Early Church: Catholic or Christian?


#1

Why is it that Catholics often refer to the early Church as “Christian” rather than “Catholic”? I have noticed that more often than not people on this board will refer to the “early Christians” or the “early Christian Church” in favour of referring to the very first Christians as Catholic.

Have we succumbed to Protestant rhetoric? Do we subconsciously believe that the RCC is a later development upon an earlier form of Christianity? Or is this just political correctness?

Has anyone else noticed this trend, or is it just me?


#2

To be Catholic is to be Christian–in the fullest sense of the word. Catholics use the terms almost interchangably. To abandon the term Christian when referring to the Catholic Church in any context, is to erroneously imply that Catholics are not Christian.

It’s bad enough that Protestants in our time have almost brainwashed Catholics in using the term as synonymous with non-Catholic Christians, as in:

:hmmm: Protestant: “Are you a Catholic, or a Christian?”

:whacky: Catholic: “Oh, I’m a Catholic!”

:nerd: Protestant: That’s what I thought. I, on the other hand, am a Christian!"

:whistle:


#3

If I understand you correctly, you are responding to the apparent disconnect between the terms, Christian and Catholic, especially when referring to the early Church.

My answer is that Christian=Catholic and Catholic=Christian. There is no difference, in the simplest sense. If you can permit this amateur theologian to take a stab at expalining “the disconnect” … The early Christians had to deal with heresy and error from the very beginning, and as Christianity spread, the problem of wayward flocks got worse. Hence the various Councils, like the Nicene Council for instance, were held to more precisely define doctrine and “what is correct” and “what is not correct” to an ever-increasing population of people who called themselves Christian. Eventually, we had the big grandaddy of all heretical splits, the Protestant Reformation, happen. Once that took root, people eventually started asking questions like, “well…what kind of Christian are you?” Are you a Christian, a Catholic-Christian, a Lutheran-Christian, etc. The distinctions arose because people felt they needed to know just where your “allegiances” lay. The trend that you observe is merely Catholics proclaiming Christianity, and not some locked-in-the-basement crazy sect. This is a good thing, IMHO.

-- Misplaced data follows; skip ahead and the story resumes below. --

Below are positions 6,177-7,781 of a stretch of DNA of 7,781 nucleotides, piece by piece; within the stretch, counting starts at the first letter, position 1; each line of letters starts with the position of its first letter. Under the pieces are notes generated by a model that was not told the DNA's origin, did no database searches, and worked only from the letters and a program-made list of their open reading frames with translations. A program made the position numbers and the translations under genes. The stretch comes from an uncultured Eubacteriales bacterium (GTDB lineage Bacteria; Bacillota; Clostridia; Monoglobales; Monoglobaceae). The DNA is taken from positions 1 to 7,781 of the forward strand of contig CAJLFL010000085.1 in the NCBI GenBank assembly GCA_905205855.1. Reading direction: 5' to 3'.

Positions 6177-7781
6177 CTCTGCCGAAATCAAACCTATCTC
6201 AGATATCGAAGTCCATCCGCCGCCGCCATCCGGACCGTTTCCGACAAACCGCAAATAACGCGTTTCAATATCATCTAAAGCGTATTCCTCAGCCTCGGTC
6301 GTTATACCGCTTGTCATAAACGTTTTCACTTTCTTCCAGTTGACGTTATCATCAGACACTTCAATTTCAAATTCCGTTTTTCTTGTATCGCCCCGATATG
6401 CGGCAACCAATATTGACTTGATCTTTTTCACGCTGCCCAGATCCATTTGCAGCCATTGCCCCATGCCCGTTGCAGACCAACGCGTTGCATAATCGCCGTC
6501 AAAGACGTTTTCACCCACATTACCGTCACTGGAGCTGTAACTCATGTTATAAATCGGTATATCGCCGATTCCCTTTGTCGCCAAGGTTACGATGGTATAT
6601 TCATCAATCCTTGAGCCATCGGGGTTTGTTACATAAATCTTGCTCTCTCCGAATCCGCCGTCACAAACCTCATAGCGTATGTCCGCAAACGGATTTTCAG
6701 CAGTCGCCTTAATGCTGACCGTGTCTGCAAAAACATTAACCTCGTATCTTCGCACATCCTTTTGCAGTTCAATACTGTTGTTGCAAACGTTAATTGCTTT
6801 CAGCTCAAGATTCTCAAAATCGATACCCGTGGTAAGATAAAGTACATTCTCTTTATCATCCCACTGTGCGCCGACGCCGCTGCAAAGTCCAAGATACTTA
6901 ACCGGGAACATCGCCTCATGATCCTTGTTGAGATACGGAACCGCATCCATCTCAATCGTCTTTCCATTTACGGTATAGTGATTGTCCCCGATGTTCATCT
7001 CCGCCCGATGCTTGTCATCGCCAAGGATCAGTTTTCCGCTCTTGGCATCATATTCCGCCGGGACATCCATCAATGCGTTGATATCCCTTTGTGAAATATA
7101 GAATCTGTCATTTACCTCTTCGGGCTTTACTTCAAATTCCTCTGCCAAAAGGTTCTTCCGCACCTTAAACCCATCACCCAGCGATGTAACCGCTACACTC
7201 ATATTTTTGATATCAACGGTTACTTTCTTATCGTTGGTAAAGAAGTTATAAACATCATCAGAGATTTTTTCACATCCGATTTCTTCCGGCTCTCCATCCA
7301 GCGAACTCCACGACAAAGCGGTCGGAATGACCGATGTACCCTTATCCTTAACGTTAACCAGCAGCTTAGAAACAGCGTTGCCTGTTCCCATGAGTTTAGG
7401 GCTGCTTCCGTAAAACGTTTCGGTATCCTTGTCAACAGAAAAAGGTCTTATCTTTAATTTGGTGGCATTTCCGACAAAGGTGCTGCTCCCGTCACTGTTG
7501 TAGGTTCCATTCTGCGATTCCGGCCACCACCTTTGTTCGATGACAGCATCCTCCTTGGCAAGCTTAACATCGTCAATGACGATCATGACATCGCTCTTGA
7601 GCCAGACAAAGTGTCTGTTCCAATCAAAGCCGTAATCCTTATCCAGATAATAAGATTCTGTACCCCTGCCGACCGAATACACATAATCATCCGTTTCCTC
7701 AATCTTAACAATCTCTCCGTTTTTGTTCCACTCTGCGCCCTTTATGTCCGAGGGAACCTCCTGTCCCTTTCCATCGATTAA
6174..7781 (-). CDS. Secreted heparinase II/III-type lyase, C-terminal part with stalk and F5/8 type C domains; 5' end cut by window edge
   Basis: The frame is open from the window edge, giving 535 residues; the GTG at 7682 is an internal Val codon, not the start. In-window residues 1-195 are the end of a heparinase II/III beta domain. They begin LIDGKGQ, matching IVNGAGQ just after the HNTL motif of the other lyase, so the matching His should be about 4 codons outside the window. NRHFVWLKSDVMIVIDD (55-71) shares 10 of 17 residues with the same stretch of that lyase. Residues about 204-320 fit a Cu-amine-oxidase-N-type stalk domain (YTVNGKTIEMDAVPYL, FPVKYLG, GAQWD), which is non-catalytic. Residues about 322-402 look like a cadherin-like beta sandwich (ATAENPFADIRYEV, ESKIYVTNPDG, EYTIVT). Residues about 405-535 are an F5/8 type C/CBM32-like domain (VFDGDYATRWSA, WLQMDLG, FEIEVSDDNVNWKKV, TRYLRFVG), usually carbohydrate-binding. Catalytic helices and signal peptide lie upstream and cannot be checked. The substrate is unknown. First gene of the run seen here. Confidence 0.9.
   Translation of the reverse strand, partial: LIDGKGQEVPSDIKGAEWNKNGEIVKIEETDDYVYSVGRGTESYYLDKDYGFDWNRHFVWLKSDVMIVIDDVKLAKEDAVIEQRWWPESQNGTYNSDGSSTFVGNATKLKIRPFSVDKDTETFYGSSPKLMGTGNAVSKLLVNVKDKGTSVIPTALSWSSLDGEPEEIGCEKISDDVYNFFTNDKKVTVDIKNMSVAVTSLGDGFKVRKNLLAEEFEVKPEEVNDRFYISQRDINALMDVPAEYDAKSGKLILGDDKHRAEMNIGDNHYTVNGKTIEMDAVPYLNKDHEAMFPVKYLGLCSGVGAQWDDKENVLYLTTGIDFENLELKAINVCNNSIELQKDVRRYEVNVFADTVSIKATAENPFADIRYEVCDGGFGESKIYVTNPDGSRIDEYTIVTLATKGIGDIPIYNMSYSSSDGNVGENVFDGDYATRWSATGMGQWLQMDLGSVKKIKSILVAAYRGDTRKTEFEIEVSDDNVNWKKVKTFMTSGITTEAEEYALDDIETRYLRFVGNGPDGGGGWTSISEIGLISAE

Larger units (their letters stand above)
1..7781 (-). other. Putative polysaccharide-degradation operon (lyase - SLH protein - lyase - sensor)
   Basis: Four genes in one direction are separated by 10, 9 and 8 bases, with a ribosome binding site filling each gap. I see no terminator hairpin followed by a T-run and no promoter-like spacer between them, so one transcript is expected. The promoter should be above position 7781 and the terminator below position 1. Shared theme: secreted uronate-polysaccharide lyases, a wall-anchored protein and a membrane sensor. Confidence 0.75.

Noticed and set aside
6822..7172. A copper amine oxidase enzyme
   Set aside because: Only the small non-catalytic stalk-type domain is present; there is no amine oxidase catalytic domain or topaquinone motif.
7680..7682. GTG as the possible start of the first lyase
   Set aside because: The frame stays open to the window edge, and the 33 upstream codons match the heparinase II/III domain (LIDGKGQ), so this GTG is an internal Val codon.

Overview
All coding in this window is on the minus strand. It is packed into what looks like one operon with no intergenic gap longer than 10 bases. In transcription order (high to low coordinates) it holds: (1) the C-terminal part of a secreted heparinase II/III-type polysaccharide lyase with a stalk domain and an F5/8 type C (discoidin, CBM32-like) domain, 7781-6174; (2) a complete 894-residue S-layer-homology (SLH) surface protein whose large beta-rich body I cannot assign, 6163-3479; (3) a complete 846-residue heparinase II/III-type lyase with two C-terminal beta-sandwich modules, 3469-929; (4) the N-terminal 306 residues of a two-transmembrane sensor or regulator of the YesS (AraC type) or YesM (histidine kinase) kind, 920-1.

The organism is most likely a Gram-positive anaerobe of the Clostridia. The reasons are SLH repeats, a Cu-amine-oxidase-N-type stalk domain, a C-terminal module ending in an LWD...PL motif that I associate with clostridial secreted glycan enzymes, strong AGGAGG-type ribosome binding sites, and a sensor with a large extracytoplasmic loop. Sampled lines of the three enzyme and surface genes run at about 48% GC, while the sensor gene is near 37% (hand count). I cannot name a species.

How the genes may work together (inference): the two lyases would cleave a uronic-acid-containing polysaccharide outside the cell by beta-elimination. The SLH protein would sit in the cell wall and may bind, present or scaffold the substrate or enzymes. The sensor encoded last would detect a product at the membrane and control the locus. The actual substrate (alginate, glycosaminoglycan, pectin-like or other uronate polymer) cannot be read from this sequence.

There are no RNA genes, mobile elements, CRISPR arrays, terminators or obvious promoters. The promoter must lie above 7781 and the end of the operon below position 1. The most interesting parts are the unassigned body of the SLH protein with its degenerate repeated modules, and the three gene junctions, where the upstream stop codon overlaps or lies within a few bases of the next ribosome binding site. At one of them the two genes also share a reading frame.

#4

Levi,

One possible reason is that the term “Catholic Church,” while very old (we see it used in St. Ignatius of Antioch’s letter to the Smyrnians which was written sometime between AD 107-110 so it was probably in widespread use even before this date), the term “Christian” is even older and was probably in greater use than “Catholic” among members of the early Church. It may or may not reflect an improper attitude about the early Church among today’s Catholics. Even if it does, this just means we have to work on re-emphasizing the Catholicity of the early Church.


#5

LOL… reminds me of a question that a cub scout asked me when I was explaining the “…one nation, under God…” part of the Pledge of Alliegiance.

:hmmm: Fundmentalist cub scout: “But what about the Catholic God?”

:ehh: Catholic Cubmaster: “Catholics worship Jesus Christ, the same as you do. His teachings are central to everything we believe.”

:hypno:


#6

need help here how can you answer when a excatholic come an tell you that he is a christian catholic but not a roman catholic?:shrug: need some good apologetics here:rolleyes: thank you. V. Hail Mary, full of grace, the Lord is with thee; blessed are thou among women, and blessed is the fruit of thy womb, Jesus.
R. Holy Mary, Mother of God, pray for us sinners, now and at the hour of our death. Amen:)


#7

First of all, ask him what he means by that. Only then can you begin to discuss this with him without talking past each other. Always define terms.


#8

We only need the term “Catholic” when there are Christian bodies not in communion with the Catholic Church.

I the book of Acts, we read that at Antioch the disciples were for the first time called Christians. When the term “catholic” appears around 107 A.D., it is already in contrast to those Christians who are members of heretical groups. The Catholic Church – then as now – is the Church descended from and in communion with the Apostles.


#9

Groups like Episcopalians, that believe their apostolic succession is valid, often claim that. I did for 30 years. Lutherans try it also, although their claim to apostolic succession is even more tenuous.

I would respond: Yeah, I’ve heard people say that. But tell me this: If you claim to have Apostolic Succession, and Peter is not in your house of bishops, you’re really just playing games with the Holy Spirit.

Then DUCK!


#10

There are a number of churches/people that want to claim the name ‘catholic’ but want defining adjectives with it, failing to realize that ‘catholic’ meant of the whole and true teaching. So there is only ONE real ‘catholic’ Church. :thumbsup: